By Barber, Tony
New Statesman (1996) , Vol. 136, No. 4836
When it comes to grand infrastructure projects, Italy rarely seems in a hurry. In the north, a plan to save Venice by means of a gigantic, multibillion-euro flood barrier system has been under discussion for 30 years. In the south, a plan to link Sicily to the Italian mainland by means of a gigantic, multibillion-euro suspension bridge has been under discussion for even longer.
Now, at long last, there is movement in both cases: it appears that the flood barrier system will be built, and the bridge won't. Why that should be so is a tale that offers insights into several aspects of modern Italy--the relationship between the central government in Rome and the outlying regions, the environmentalist movement, organised crime, the shaky public finances, and the contempt in which left and right hold each other.
The two projects were championed by the centre-right government of Silvio Berlusconi, who was prime minister from June 2001 to May 2006. They were the centrepieces of a characteristically ambitious [euro]125.8bn ([pounds sterling]85.5bn) programme to which Berlusconi committed his government, and which aimed to modernise Italy's crumbling infrastructure. The problem is real: Italy's expenditure on infrastructure, especially road and railway networks, has fallen far behind the western European average over the past 25 years. Yet it was never entirely clear where Berlusconi was going to get the money from. Italy's public debt, which is close to [euro]1.8trn and the world's third-highest in absolute terms, is larger than the nation's annual economic output. Funds for stupendous public investment schemes are stretched, to say the least.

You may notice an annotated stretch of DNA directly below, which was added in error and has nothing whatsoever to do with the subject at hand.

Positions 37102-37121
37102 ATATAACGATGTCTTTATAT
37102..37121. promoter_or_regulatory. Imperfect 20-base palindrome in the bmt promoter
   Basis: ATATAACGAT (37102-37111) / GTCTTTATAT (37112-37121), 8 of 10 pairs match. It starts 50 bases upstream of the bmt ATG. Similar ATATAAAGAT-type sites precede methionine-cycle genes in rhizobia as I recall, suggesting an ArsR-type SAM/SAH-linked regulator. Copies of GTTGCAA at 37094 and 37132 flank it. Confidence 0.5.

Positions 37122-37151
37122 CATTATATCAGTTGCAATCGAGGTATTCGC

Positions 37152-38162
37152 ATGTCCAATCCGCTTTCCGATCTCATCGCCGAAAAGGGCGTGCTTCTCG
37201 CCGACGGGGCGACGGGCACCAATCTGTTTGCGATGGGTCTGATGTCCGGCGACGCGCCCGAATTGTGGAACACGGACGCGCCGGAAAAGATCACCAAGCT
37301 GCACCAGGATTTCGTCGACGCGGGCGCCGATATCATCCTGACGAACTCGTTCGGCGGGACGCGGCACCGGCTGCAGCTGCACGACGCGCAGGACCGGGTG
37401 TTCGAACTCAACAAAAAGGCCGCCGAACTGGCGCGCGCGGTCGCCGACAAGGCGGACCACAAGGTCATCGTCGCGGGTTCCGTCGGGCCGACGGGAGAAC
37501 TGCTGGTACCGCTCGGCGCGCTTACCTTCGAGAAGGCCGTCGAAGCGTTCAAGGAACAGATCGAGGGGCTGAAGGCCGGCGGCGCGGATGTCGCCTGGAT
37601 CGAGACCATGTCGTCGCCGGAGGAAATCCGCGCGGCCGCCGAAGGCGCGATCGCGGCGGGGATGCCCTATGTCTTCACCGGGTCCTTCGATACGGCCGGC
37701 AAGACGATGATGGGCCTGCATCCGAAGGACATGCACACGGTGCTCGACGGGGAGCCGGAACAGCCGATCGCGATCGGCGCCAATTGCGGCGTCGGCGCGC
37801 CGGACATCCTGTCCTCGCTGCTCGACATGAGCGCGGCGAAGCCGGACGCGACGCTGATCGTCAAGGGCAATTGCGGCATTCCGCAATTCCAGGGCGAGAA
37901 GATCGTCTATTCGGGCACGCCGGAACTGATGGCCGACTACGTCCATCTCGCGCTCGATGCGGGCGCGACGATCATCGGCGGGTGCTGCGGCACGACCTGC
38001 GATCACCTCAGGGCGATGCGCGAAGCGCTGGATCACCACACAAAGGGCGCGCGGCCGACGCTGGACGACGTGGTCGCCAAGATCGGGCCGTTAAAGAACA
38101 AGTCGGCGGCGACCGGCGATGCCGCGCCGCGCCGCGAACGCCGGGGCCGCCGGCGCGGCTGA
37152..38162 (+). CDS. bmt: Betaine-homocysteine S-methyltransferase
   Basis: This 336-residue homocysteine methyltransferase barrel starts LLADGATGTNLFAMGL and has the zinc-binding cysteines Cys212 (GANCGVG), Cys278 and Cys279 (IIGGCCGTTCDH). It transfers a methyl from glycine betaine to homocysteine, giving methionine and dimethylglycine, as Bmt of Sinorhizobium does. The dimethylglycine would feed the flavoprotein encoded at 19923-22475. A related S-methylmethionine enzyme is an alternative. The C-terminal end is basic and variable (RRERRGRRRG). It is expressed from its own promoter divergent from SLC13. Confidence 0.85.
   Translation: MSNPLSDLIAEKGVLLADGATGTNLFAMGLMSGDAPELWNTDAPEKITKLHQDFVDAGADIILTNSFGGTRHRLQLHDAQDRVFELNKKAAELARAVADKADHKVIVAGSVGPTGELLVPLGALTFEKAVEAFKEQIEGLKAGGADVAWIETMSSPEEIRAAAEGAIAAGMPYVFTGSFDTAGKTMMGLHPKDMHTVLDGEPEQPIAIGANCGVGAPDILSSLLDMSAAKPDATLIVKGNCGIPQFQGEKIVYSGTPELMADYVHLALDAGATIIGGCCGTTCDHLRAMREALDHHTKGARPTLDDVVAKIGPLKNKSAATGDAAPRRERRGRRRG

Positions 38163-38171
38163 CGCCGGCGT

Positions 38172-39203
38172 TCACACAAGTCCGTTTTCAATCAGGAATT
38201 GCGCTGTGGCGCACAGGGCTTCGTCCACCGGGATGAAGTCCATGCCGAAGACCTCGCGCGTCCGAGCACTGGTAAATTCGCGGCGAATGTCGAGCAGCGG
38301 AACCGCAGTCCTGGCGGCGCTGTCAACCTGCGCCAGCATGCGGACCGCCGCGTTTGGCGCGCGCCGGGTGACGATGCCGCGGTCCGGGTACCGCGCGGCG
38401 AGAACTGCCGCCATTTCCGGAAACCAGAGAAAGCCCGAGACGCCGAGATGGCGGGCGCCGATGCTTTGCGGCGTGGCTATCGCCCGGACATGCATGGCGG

All this emerged when Romano Prodi's centre-left coalition came to power a month after defeating Berlusconi in last April's general election. Tommaso Padoa-Schioppa, Prodi's finance minister, told Italians that the cost of Berlusconi's projects had boomed to [euro]173.4bn ([pounds sterling]118bn), but that the government had only [euro]58.4bn ([pounds sterling]40bn) available. Hard choices were necessary; some projects would have to be ditched.
One could have been the Venice flood barrier system, otherwise known as Moses (the name conjures up biblical images of the parting of the Red Sea, but stands in Italian, more prosaically, for "experimental electromechanical module"). Massimo Cacciari, the mayor of Venice, disliked Moses. So did Alfonso Pecoraro Scanio, leader of the country's Green Party and Prodi's new environment minister.
Various non-Italian conservation groups, not to mention many ordinary Venetians, were no more enthusiastic about Moses. On 2 February, four members of the European Parliament arrived in Venice to complain that Moses was "disastrous" and had "tremendous economic and environmental costs".
Yet Venice is a wonder of civilisation. Its artistic and architectural treasures are priceless. Some 60,000 people visit it every day. To the rest of the world, Venice defines something quintessentially Italian, even something magnificent and melancholy about mankind in general. It is irreplaceable. Moreover, the city's survival is genuinely threatened. Water levels have slowly gone up since the 1700s and there are even fears that, towards the end of this century, Venice may sink because of the rising Adriatic Sea. Some risks may be linked to global warming, some to the accumulation of silt in the Venetian lagoon, and some to the extraction of methane gas from the nearby sea. Whatever the causes, St Mark's Square, the lowest point in the city, already gets flooded dozens of times a year.
To prevent a catastrophe, Moses envisages the installation of 79 steel barriers, 20 metres wide and up to 28 metres high, that will be fixed to the seabed and rise up to seal Venice's lagoon from the Adriatic when high tides are forecast. If all goes smoothly, the barriers will be operational by 2011 or 2012. …